What do you allow or organise others to do for your body? Do you have a friend or a professional to massage you, or to apply pressure to those points of your feet or elsewhere to release tension and toxins, do you have someone to cook for you and spoil you a little?
Now your body needs not only fun things like massage but practical things like doctors and dentists appointments, making getting those orthotics or new glasses a priority rather than bottom of the list. ( I was once so busy taking my husband to medical appointments so frequently that I didn't notice I hadn't been for myself until I ran out of all my scripts and the receptionist would not organise a repeat for me because I hadn't seen the doctor for so long!! I was totally shocked when I worked out how long it had been.)
And your body needs affection. For those of us in the church we have understandably become reticent to hug or be hugged by parishioners because of fear of scandal and hurt. But we still need affection and touch. Who are the safe and appropriate people in your life? When I was single and in ministry I had a couple of good friends with whom I could be very relaxed and physically comfortable and my acupuncturist not only stuck needles in me but massaged me every month. Not the same as a loving sexual relationship but it did help me stay a whole person with a physical body that was not completely ignored or denied.
This exercise is sure to have identified some areas of your self care that is lacking or difficult to fulfil at this point in your life. Do not be anxious. Just note what is missing and if possible put an asterix next to the two or three things you would most like to attend to and then act on the most desirable way of caring for your body that you can afford to and have the opportunity to. Which might be as simple as taking your cup of tea outside in the morning and saying your prayers in the garden in nice weather rather than in a darkened room. Or if you have a birthday or something coming up you might suggest that someone you trust pay for a massage for you. Or a trip to the hairdresser if that would make you feel cared for. Keep it simple. Make it practical. Do it now (or very soon!)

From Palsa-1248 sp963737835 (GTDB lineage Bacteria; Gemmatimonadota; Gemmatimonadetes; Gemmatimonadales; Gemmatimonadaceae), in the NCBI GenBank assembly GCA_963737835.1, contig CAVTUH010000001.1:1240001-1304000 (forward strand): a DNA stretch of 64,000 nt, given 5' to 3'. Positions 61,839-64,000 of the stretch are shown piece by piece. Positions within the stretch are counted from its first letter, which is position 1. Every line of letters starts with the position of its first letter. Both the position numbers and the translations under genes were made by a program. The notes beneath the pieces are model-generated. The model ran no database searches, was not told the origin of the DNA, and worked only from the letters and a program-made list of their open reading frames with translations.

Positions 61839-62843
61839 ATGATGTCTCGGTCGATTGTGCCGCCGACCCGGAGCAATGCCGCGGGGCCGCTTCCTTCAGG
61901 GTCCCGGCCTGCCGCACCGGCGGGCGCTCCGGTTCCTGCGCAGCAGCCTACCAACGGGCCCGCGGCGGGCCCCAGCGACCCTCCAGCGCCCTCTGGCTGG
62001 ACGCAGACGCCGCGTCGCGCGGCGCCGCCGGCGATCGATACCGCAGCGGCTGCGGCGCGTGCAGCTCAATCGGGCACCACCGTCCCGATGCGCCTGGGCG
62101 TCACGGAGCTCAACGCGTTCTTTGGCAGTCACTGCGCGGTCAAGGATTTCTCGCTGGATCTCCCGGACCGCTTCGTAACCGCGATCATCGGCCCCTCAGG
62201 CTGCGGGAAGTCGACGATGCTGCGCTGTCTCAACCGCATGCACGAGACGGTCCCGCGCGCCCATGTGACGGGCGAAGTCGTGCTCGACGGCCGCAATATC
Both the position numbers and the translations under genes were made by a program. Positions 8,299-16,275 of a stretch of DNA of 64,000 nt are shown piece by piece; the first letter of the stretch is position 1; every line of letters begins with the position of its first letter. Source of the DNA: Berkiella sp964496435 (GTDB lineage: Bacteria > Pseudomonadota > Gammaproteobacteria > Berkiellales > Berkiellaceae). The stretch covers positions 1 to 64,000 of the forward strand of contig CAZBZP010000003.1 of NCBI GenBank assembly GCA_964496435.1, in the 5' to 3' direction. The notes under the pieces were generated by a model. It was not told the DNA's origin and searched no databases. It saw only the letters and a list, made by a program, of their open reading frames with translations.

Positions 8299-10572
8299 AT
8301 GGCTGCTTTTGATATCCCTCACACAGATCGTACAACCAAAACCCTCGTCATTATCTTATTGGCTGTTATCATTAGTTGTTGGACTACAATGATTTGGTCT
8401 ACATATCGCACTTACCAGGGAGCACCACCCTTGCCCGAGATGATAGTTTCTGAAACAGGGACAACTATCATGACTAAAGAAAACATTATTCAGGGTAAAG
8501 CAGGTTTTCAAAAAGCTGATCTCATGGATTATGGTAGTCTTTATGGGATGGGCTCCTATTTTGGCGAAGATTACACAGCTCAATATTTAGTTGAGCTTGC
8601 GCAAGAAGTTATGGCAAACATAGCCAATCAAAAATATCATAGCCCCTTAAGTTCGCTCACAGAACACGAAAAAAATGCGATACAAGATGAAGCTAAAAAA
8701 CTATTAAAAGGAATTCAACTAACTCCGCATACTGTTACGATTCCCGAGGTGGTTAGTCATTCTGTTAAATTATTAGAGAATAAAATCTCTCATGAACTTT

Day Two: Taking Care of your Mind
If taking care of our body is difficult taking care of our mind is even more so. Partly because we are not necessarily in agreement about what we mean by mind.
For our purposes let us talk about taking care of our minds in three ways over the next three days: Mindfulness, narrative, and enquiry or study. We will introduce these ideas over the next few days and then they will inform our work next week.
Mindfulness: There is a wealth of information about mindfulness some of which is quite complicated and others which is very simple. Sometimes those of us who pray regularly think that we do not need to practice mindfulness. Mindfulness as I understand it and try and incorporate into my life is one expression of praying without ceasing. My prayer life includes the formal prayers of the church, personal petitions or requests, prayers of intercession for others, and the more spontaneous conversation as though between friends and lovers. Mindfulness is part of how I consciously seek out the reassuring and centering touch of the creator . For example while preparing this course my husband, who has PTSD went into a deep and dark episode in response to a legalistic process around his work place trauma, which meant that I had to be on heightened watch and support. I felt I couldn't leave him for more than an hour at a time. Part of what I did for my self care was to go for a short walk every afternoon with his little dog and I would just notice every leaf and blade of grass - the way the afternoon light shone through it, the scent of the coastal wattle, the sigh or whisper of the wind in the she-oaks, the sound of approaching or disappearing cars, the birds. Simple paying attention to all that was in the here and now. and it helped reduce the hyper-vigilant anxiety of watching him and his every reaction. My breathing slowed, i'm sure my blood pressure dropped, and my pleasure in life and hopefulness increased. And even in the worst times of his rage and despair I kept coming back to really simple tasks of mindfulness such as the task to note three physical things ...